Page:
Is refreshing an expired JWT token a good strategy?

  • If I understand best practices, JWT usually has an expiration date that is short-lived (~ 15 minutes). So if I don't want my user to log in every 15 minutes, I should refresh my token every 15 minutes.

    I need to maintain a valid session for 7 days (UX point of view), so I have two solutions:

    • use long-lived json web token (1 week)--bad practice?
    • getting a new json web token after the old one expires (JWT 15min, refresh allowed during 1 week)

    I'm forcing the use of HTTPS.

    The JWT standard doesn't speak about refreshing tokens. Is refreshing an expired token a good strategy?

  • Refreshing a token is done to confirm with the authentication service that the holder of the token still has access rights. This is needed because validation of the token happens via cryptographic means, without the need to contact the authentication service. This makes the evaluation of the tokens more efficient, but makes it impossible to retract access rights for the life of a token.

    Without frequent refreshing, it is very difficult to remove access rights once they've been granted to a token. If you make the lifetime of a token a week, you will likely need to implement another means to handle, for example, the deletion of a user account, changing of a password (or other event requiring relogin), and a change in access permissions for the user.

    So stick with the frequent refresh intervals. Once every 15-minutes shouldn't be enough to hurt your authentication service's performance.

    Edit 18 November 2019: Per @Rishabh Poddar's comment, you should generate a new refresh token every time the old one is used. See this in-depth discussion of session management for details.

    so I can refresh an expired token ? why people recommend not to ?

    ping @neil-smithline

    Without a reference, it is hard to understand why something was recommended. Do you have references? The point of refresh token is to alllow revocation of access rights without hitting the authentication service too frequently. You can refresh the token (which does an access check) without needing to reauthenticate.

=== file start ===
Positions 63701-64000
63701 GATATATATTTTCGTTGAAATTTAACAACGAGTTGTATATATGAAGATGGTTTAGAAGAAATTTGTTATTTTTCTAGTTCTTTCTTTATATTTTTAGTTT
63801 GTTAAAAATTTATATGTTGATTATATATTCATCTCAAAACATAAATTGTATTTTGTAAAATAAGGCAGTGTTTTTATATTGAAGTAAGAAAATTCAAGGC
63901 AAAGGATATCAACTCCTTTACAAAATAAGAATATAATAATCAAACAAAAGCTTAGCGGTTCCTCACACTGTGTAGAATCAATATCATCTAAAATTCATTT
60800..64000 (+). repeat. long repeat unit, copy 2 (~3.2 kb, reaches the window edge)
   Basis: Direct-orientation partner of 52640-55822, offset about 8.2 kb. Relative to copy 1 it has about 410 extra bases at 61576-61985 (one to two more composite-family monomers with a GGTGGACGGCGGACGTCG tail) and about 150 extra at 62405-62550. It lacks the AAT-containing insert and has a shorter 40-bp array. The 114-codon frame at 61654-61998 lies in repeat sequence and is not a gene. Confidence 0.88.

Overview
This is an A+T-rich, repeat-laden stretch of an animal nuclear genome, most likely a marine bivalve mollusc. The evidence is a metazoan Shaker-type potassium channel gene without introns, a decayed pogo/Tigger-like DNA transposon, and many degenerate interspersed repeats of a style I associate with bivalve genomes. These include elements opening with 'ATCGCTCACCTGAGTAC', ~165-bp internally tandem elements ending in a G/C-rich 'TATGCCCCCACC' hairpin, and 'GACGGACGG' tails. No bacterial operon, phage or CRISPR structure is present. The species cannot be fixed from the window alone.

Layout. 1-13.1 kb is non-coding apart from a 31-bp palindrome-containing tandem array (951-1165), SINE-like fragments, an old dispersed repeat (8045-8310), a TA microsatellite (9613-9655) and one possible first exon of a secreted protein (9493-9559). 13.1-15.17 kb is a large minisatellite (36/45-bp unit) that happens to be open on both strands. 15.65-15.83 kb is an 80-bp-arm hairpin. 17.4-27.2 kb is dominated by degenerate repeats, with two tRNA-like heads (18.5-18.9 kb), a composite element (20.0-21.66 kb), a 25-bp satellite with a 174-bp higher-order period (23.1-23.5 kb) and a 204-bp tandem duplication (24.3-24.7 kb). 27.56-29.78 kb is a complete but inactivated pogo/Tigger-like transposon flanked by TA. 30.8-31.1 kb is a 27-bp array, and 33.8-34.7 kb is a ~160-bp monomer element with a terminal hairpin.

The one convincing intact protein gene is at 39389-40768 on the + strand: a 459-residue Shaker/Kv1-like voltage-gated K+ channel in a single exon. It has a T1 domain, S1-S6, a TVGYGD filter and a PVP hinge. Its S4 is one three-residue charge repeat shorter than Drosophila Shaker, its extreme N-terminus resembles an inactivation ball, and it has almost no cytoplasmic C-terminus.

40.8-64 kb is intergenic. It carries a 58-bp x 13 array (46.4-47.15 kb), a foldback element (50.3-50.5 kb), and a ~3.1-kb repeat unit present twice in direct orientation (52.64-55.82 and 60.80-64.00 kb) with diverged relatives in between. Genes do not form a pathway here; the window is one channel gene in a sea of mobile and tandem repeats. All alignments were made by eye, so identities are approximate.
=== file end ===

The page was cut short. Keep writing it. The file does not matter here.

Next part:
Ok so refresh tokens can also expire but are long-lived. They are only used to do revocation of access rights. So those token can be used to refresh an expired token.

    And when the refresh token expires, reauthentication is required.

    what if user closes the app for 30 minutes? how to fetch new token every 15 min when app is not running?

    @AliSherafat - as long as the refresh token is saved and still valid, then the app can get a new access token. If the refresh token is expired, then the user has been logged out due to being idle and will need to login again.

    Got it but Does refresh token should be updated? If i set its lifetime to 1 day an user is still using the app i have to log them out? Or expand the lifetime of refresh token while using?

    @AliSherafat I don't think that there is a standard way to update the refresh token. When both access and refresh tokens expire, the user is logged out. If your refresh token has a 24 hour TTL, then your website or service requires reauthentication once a day. That's pretty common.

    It's not recommended to refresh an expired JWT token. They are meant to expire for security purposes and I don't even believe it is possible to refresh and expired JWT token based on how I know that they generated. A new token should be generated per action, and each JWT claim should contain a unique identifier to track the API calls.

    To add a bit more information: The ideal method according to RFC 6819 is to keep changing refresh tokens when they are used - this provides the maximum amount of security as demonstrated in this 2-part blog post.

    Thanks @RishabhPoddar - I updated the post.

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Content dated before 7/24/2021 11:53 AM